Understanding Payment Provider Types: What Online Businesses Need to Succeed
When it comes to choosing the right payment provider, online business owners need to consider various things before signing agreements with partners that are long-term and binding. Factors like user experience, checkout quality, and speed are as important as regional requirements and issues such as cross-border purchasing and currency conversion.
Companies newly entering the world of online commerce and those already operating in it must ensure they choose the right partners to serve their specific business model and the needs of their customer base and target markets. That includes selecting providers with a proven track record and whose reputation proceeds them. Successful businesses rely on customer loyalty and trust, and that means providing them with a seamless, simple, and smart-looking checkout (cashier) page when purchasing products.
Factors to take into account when choosing the right provider include:
- Location Sensitive – Choosing providers who offer the right support to their targeted regions is essential.
- Track Record – When choosing a partner, do your research and ensure the company you sign agreements with is bonafide and with a solid and legitimate reputation behind them.
- Fees and Hidden Charges – Don’t get caught out by hidden fees or charges, often levied by less than scrupulous companies who want to make a quick buck.
- Robust Security – Another vital thing to consider is the cybersecurity levels practiced by the provider or partner. Customers shopping online want and need to feel safe before making payments.
Different Types of Providers – Definitions:
1. Acquiring Banks
Banks or financial institutions that process credit card or debit card payments on behalf of merchants. As part of a Card Scheme, merchants can accept credit card payments from card-issuing banks.
Payment service providers (PSPs), sometimes referred to as merchant service providers are third-party companies that assist merchants (online businesses) to accept payments from around the world. PSPs enable merchants to accept payments by credit/debit card, to perform bank transfers, and to operate real-time banking transactions. In addition to providing various payment solutions to online merchants, a PSP is connected to one or more acquiring banks and can offer several payment solutions. As well as connecting with other PSPs and eWallets.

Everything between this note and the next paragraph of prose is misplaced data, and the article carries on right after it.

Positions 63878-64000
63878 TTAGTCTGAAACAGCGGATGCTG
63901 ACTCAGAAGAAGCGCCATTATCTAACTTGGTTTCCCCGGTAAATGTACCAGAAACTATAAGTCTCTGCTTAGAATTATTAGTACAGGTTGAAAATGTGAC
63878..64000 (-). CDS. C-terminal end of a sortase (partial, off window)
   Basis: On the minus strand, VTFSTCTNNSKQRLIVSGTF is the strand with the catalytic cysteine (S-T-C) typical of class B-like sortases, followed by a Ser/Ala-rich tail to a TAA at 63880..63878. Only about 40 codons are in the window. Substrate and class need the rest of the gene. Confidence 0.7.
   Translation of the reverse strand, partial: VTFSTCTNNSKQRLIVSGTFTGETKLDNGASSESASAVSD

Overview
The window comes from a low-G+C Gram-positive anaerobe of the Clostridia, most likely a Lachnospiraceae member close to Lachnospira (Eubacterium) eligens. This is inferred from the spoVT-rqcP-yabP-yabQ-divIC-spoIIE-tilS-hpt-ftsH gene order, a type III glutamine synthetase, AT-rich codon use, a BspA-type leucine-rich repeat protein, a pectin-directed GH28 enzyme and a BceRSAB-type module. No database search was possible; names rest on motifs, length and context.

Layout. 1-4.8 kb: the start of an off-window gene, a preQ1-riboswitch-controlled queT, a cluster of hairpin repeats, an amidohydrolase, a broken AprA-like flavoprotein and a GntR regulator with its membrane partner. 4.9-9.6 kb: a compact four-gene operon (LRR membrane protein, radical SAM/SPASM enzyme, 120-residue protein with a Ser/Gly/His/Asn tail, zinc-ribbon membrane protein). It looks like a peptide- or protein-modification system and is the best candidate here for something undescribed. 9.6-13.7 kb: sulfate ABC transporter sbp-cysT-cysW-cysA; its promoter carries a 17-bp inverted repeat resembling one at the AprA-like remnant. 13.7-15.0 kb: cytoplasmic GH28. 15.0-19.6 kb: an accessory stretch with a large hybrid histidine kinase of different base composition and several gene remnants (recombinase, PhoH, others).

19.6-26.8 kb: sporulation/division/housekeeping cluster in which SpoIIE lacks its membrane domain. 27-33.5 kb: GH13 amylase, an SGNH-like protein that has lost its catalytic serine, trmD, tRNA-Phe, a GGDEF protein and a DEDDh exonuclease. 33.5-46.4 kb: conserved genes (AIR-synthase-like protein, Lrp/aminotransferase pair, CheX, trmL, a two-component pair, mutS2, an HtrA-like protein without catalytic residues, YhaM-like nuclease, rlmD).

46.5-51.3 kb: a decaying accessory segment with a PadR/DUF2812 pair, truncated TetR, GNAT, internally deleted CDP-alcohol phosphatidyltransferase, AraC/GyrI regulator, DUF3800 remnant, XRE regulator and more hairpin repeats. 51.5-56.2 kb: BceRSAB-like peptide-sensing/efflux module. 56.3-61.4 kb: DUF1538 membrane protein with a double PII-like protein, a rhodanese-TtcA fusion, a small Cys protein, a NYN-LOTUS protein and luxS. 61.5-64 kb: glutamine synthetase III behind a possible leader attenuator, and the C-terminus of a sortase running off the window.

The service enables users to make payments via a mobile device or an app operating under an electronic money institution (EMI) license. Instead of paying with cash, cheque, or credit card, a consumer can use a mobile wallet to pay for a wide range of services or products. These payments are usually made through QR-Code technology.
4. Issuing Banks
An issuing bank is a bank that provides end-users with branded payment cards directly from the card association, such as credit cards, debit cards, and prepaid cards. An issuing bank (or issuer as it’s commonly called) is the bank of the consumer (also called a cardholder). It is responsible for paying the merchant’s bank (called an Acquiring Bank or Acquirer) for the goods and services the consumer purchases.
5. Payment Gateway
Essentially, a Gateway acts as an interface between a merchant’s website and its acquirer, encrypting sensitive information and passing it securely. A Gateway is like a middleman between customers and merchants. An online payment gateway captures payment data from a customer and transmits it to an acquirer. The payee is then informed whether their payment was accepted or declined. Through a Gateway, the cardholder’s financial information is securely validated, ensuring that the funds are available to the company.
A Reseller, also known as a Dealer, is a company or individual that can introduce new payment solutions or providers to Zotapay’s (processors). Resellers are entitled to revenue share based on the transaction volume via the provided solution and partner agreement they signed with us.
7. Commercial Banks
This type of financial institution accepts deposits, offers checking account services, makes various loans, and offers basic financial products like savings accounts to individuals and small businesses. It can also refer to a bank that deals with corporations or large/medium-sized businesses.
8. How to Integrate with a Payment Provider
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